Ken Watanabe: Godzilla is still relevant

Ken Watanabe - who stars as Dr. Ishiro Serizawa in the film - insists 'Godzilla' is still popular because people fear the power of nuclear weapons in the same way they did when the character was first created in 1954

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Ken Watanabe

Ken Watanabe

Ken Watanabe says there's interest in 'Godzilla' because people are still terrified of nuclear power.

The 54-year-old actor insists that titular monster who first appeared in Ishiro Honda's 1954 film, where he was a metaphor for nuclear weapons following the nuclear bombings of Hiroshima and Nagasaki, is still relevant for audiences today since it deals with topics which we're "fascinated" by.

He told collider.com: "[The] 1954 Godzilla was born out of fear that people were fascinated by nuclear weapons after the Bikini Islands nuclear tests.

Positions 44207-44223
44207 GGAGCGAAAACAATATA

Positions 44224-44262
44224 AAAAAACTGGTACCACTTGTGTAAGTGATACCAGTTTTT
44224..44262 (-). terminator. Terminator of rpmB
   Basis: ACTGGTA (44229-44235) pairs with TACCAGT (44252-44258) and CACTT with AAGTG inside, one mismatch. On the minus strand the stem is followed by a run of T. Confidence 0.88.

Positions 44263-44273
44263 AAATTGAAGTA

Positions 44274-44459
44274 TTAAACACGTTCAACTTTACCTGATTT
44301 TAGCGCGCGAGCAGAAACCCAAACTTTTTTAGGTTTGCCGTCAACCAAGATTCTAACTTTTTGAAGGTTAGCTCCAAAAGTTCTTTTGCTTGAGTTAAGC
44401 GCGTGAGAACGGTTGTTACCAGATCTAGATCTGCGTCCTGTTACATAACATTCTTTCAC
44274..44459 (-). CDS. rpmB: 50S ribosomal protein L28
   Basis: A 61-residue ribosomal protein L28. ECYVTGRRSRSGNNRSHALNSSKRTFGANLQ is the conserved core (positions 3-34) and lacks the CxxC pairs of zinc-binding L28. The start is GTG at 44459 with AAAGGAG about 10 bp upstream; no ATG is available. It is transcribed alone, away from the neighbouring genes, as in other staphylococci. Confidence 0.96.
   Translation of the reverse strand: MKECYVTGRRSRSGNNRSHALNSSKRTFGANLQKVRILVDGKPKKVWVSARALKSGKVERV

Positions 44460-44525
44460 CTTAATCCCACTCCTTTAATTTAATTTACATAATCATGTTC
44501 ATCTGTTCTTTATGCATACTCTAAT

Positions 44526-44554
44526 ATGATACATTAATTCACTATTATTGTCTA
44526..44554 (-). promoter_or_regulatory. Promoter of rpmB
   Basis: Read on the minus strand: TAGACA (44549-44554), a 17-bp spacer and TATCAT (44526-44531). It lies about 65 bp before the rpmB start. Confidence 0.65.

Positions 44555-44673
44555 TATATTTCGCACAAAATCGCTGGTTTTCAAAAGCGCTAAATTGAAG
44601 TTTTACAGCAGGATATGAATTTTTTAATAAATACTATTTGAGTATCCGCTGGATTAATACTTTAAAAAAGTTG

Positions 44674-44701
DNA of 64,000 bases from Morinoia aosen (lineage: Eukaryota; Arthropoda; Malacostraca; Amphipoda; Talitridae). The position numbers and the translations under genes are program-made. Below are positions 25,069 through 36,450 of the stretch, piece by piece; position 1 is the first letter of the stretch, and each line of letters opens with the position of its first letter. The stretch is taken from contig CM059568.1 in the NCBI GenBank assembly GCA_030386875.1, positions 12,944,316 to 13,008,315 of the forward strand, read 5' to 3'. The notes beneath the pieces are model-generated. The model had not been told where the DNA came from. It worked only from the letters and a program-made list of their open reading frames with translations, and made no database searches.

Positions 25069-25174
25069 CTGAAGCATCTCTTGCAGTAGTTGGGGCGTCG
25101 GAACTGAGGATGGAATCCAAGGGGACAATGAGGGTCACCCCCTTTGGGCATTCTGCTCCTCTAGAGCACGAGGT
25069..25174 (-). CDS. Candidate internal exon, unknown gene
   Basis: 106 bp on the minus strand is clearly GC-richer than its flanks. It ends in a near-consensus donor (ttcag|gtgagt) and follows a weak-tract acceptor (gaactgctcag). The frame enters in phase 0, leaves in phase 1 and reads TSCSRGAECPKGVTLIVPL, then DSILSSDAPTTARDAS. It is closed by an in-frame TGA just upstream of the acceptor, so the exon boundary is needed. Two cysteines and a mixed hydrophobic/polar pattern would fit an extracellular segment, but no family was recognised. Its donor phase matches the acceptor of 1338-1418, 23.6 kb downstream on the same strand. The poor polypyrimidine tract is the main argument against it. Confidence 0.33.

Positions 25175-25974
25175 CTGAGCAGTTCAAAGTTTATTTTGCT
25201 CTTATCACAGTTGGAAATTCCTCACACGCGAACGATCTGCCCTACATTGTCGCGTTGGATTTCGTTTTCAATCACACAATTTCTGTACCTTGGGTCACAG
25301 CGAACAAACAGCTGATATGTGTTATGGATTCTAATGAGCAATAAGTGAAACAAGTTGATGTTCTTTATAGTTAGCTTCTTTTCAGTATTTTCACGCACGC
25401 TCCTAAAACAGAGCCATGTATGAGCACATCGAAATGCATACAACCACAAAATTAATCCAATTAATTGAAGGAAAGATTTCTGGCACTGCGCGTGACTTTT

"Then three years ago we had experiences in Japan, collapse of a nuclear power plant due to a major earthquake and tsunami.

"Even after 60 years people are still fascinated by Godzilla, why? After all these years people are still fascinated by Godzilla because after all these years the things terrify us for nuclear power, nuclear energy, our fear."

Watanabe - who plays Dr. Ishiro Serizawa in the 2014 sci-fi film - still enjoys hearing the monster roar.

He added: "I became so excited whenever he lets out his roar. It's very strong, but its something of a scream of sadness I felt. His screaming is like it's scorning us for humanity's foolishness."

Godzilla

  • 4 stars
  • 2014
  • US
  • 123 min
  • 12A
  • Directed by: Gareth Edwards
  • Cast: Aaron Taylor-Johnson, Bryan Cranston, Elizabeth Olsen, Ken Watanabe, Juliette Binoche, David Strathairn, Sally Hawkins
  • UK release: 15 May 2014

The world's most famous monster is pitted against malevolent creatures who, bolstered by humanity's scientific arrogance, threaten our very existence. Another big screen outing for the scaly one, this time with Monsters' acclaimed British director Gareth Edwards in charge.

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